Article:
The 357 Magnum has an excellent reputation as a defensive round. On medium-sized game like whitetail deer at modest distances, it is effective as well. The round has been around since 1934; General George Patton carried an ivory-handled S&W 357 Mag during WWII. It is a versatile cartridge with many bullet types offered by a variety of manufacturers. Plus, 38 Special ammo in standard and +P loadings can be used in a 357 Magnum as a low-recoil alternative when training or plinking. We wanted to see if we could find a bargain in a full-size revolver with a 4-inch barrel that we could use for personal protection, and we came across two such contenders, a Smith & Wesson Model 19-4 that rated about 90 to 95 percent and a Colt Trooper MK III that rated 80 to 90 percent. Both featured 4-inch barrels, adjustable sights, and wood grips. We also came across an uncommon choice in this chambering, an FN Barracuda, available in the 1970s on a limited basis. It is unique due to the availability of an interchangeable cylinder, which could be switched between 9mm Luger and 357 Magnum. Here's more about these interesting and affordable choices, along with our recommendations.
If you believe the revolver is obsolete, think again. The double-action revolver is now more relevant than ever. Haven't you noticed the trend toward hinged triggers working the action of semi-automatic pistols? Based on developing trigger control, a double-action revolver may now be a more appropriate training device than the typical single-action-only rimfire pistols so often used to introduce beginners to shooting a handgun. The vast majority of double-action revolvers can also be fired single action simply by thumbing back the hammer. This accommodates the arthritic or partially disabled. In addition, you can utilize the same revolver to develop trigger control for single action as well as double action only and double action/single action handguns. Revolvers employ fixed barrels, making them inherently more accurate than semi-automatic pistols wherein the barrel and slide (including the sights) move in and out of position with every shot.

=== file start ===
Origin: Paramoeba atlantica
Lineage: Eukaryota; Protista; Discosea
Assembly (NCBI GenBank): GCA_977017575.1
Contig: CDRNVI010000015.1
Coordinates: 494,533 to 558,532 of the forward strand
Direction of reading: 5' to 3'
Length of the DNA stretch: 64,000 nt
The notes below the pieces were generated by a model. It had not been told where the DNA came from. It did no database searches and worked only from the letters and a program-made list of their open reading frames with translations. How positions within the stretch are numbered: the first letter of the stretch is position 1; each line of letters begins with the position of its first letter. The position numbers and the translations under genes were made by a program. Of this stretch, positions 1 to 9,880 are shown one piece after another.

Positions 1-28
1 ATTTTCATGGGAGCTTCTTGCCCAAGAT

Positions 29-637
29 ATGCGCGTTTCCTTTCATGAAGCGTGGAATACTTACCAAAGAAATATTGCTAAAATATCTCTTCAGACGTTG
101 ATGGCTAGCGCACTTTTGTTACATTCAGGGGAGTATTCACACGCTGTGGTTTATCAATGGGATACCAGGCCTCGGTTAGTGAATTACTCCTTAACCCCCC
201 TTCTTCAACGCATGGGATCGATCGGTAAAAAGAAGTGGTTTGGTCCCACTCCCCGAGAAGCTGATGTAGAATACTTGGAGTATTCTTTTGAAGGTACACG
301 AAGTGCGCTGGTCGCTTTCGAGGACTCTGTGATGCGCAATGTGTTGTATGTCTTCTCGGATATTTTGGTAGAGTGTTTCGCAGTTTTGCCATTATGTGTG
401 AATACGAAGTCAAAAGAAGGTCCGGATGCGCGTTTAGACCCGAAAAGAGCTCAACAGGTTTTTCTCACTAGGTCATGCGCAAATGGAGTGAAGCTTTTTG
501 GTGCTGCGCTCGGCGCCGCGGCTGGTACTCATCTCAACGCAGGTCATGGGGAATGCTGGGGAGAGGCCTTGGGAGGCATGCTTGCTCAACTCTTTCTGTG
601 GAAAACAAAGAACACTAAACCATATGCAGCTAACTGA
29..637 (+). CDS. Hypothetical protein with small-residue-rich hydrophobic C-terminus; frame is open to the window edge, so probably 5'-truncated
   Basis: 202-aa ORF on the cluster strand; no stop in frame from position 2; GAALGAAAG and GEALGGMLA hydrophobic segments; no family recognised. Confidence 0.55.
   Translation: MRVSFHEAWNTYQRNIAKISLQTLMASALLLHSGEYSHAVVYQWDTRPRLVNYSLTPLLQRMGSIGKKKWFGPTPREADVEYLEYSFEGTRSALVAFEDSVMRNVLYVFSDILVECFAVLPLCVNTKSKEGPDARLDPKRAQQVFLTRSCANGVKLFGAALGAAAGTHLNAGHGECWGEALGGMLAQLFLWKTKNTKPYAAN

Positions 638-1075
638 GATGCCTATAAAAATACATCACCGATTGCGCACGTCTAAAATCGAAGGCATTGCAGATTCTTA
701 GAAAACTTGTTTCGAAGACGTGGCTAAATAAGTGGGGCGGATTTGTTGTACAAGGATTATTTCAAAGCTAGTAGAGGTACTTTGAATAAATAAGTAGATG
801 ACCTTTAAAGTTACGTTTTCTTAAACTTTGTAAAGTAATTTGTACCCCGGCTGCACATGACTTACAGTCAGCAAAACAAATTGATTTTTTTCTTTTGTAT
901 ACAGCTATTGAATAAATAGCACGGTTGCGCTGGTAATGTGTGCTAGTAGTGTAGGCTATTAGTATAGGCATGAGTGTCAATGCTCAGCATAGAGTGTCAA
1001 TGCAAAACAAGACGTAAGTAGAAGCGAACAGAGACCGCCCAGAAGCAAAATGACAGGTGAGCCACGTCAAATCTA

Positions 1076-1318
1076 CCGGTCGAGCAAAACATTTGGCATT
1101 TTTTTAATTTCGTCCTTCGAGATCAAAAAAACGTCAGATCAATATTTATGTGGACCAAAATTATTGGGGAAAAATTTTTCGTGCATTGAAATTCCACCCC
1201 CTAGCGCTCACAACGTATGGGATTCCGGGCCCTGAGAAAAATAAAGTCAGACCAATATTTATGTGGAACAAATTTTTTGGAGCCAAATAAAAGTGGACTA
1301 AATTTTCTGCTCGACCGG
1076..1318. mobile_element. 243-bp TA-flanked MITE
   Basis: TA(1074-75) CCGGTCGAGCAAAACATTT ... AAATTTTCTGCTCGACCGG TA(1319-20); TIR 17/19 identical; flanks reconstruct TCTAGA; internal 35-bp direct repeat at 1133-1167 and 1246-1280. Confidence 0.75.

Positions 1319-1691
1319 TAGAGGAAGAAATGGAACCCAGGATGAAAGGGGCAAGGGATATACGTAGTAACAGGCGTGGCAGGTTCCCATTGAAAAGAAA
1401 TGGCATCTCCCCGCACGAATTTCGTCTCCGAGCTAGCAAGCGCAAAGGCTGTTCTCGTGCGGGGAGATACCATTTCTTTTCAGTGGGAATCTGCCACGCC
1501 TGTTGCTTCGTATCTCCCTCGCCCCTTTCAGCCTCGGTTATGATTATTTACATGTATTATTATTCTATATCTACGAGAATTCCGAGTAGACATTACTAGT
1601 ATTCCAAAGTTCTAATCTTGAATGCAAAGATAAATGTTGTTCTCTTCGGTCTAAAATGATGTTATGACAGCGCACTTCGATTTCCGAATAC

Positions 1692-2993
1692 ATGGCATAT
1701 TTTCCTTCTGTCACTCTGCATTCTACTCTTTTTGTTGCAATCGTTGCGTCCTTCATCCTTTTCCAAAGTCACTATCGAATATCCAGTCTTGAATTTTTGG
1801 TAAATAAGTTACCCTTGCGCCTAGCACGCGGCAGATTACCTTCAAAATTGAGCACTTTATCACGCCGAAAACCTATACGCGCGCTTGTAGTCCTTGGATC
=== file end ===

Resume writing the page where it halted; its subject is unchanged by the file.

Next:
You can leave a revolver loaded for the life of the ammunition and, unlike a magazine-fed pistol, its ability to cycle rounds will not be affected by magazine-spring fatigue. Nor will the outline or shape of the bullets interfere with chambering. You can safely load frangible rounds, such as rat shot or snake-shot, without malfunction and even load a mix of both high-velocity and low-velocity ammunition, again without malfunction.
But our motivation for testing the Ruger GP100 Match Champion and Smith & Wesson Pro Series 686 SSR 357 Magnum revolvers is more exciting than any of the arguments above. These guns were designed to compete in the Stock Service Revolver division of International Defensive Pistol Association or, IDPA. Both revolvers meet the physical requirements to be eligible for SSR competition — a maximum barrel length of 4.2 inches or less and a maximum unloaded weight of 43 ounces or less. Stock Service Revolvers may have the capability to chamber additional rounds, but in competition, no more than six rounds may be loaded at any time.
Whereas these guns are recognized as 357 Magnum revolvers, their versatility allows them to fire 38 Special ammunition as well. And IDPA rules allow for the shooter to choose either caliber for competition. For our tests, we chose two rounds of 38 Special and one variety of 357 Magnum. Our 38 Special rounds were Remington 125-grain +P semi-jacketed hollowpoints and Black Hills 148-grain hollow-based wadcutter rounds. The Remingtons are an intermediate-power defense load, and the lead wadcutters are a popular target load commonly used in competitions that demand accuracy, such as NRA Action Pistol, PPC, and Bullseye. Our choice of magnum rounds was Federal 130-grain Hydra-Shok Personal Defense Low Recoil hollowpoint ammunition. To assess accuracy, we fired a series of five-shot groups single action only from a sandbag rest. Test distance was 25 yards. To determine average velocity, we fired shots from all six chambers across an Oehler Research Model 35P printing chronograph.